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Friday, May 11, 2018

Africa’s contested past

Africa’s contested past - History Extra

"The tough business about creating a nation state is that the quickest way to do it is to have lots of wars. That's how England and France became nation states - by defining yourself against an enemy. The problem for African leaders in the period of decolonization was that the rest of the world wouldn't allow you to do that. So effectively would intervene, particularly after the end of the Cold War, will try to intervene to prevent conflicts. It's a hard business constructing nation states.

If you can't have wars, then you've got to find another way to do it. And I think in some ways part of the problem here is that African elites haven't been particularly kind of sensitive to the difficulties of doing that... with the obvious exception of Tanzania virtually all African states and legal systems talk a European language: English, French, Portuguese. But that has caused enormous problems in terms of building a nation state when that language is usually, I think, without exception not spoken by more than half the ordinary population...

In the 1950s people thought that South Korea was a basket case and they were optimistic about Africa. South Korea is now a major industrial producer. It produces every kind of sophisticated product you can think of. No African country does that...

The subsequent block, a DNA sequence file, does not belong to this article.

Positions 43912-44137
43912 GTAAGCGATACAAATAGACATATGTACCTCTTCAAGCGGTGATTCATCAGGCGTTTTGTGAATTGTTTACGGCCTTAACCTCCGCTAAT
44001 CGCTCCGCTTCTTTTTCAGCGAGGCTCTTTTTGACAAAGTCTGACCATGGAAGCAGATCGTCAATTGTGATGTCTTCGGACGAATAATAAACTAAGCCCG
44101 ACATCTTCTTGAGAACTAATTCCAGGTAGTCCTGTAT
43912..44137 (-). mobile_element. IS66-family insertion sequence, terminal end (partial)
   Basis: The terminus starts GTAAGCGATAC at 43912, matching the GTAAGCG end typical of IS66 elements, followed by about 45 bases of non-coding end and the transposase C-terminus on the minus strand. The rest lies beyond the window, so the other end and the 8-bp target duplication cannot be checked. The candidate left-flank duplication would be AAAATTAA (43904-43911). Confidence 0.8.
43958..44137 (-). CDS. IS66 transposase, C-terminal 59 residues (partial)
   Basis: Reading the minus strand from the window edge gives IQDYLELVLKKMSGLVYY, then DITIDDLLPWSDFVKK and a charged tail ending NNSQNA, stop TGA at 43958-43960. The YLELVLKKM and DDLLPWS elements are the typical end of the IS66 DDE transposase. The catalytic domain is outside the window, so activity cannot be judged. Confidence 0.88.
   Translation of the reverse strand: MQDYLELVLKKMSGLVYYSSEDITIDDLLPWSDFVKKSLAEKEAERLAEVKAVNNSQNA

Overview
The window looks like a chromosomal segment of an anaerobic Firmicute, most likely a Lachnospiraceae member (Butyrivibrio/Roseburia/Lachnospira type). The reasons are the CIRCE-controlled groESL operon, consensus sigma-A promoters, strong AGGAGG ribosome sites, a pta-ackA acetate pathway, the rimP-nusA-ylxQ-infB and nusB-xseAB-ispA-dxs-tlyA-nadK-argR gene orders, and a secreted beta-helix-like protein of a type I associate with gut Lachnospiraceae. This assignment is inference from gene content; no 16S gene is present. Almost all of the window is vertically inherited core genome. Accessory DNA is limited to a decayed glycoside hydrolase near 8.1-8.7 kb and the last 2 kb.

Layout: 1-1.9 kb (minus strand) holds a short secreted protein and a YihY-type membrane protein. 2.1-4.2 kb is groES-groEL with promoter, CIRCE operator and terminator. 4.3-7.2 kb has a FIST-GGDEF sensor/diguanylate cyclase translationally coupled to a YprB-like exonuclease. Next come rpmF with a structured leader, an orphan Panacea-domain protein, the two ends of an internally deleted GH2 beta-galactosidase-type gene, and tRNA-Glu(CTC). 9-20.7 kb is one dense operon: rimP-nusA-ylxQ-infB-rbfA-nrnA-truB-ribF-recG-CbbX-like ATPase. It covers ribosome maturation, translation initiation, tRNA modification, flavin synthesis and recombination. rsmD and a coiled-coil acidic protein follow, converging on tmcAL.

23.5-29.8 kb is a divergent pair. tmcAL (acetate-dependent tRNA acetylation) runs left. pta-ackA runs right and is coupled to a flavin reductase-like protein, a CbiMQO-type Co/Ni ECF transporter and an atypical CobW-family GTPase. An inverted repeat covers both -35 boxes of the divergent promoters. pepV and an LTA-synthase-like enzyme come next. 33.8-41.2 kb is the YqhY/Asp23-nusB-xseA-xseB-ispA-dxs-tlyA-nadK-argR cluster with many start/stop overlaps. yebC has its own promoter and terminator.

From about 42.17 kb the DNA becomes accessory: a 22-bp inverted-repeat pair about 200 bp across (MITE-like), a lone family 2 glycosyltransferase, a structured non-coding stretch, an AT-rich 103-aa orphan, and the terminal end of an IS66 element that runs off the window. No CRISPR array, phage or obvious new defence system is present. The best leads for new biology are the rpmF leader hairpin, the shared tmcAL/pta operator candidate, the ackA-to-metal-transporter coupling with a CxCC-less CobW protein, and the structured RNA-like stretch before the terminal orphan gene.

The divide and rule stuff - there's some truth in that but I think that's rather exaggerated, If you look at, for example, what colonial education officials were saying in the late colonial period they were arguing that we've got now to tell these people that they're now part of this wider entity. It's not actually divide and rule talk at all - it's almost the opposite. How do we hand this over to people who see this as their common home...

The early post colonial African elites desperately wanted to be modern. Verging to the part of mimicry. Think of the parliaments with people in wigs, heavy red. The ultimate absurdity of Emperor Bokassa being crowned Emperor of the Central African Republic in a copy of Napoleon's coronation of 1804...

Amongst people who are interested in Africa in academia, sotto voce I think there's an increasing shift against aid. 20 years ago if you said, let's get rid of aid, you'd be regarded as some sort of fascist... It just induces dependence...

The Chinese role in Africa is quite healthy because the Chinese don't talk the language of aid, they talk the language of interests, what have you got, what have we got, can we exchange? The reason why Africans like that is not just about political conditionalities, it's partly, that's just to treat people equally in a funny kind of way... But then African countries or their governments have got to fight their corner and they've got to fight for their interests and not just dig stuff out of the ground and put it in ships and sell it to other people"


If colonialism was so bad (somehow only for Africa), how come people didn't realise this in the 1950s and were optimistic?
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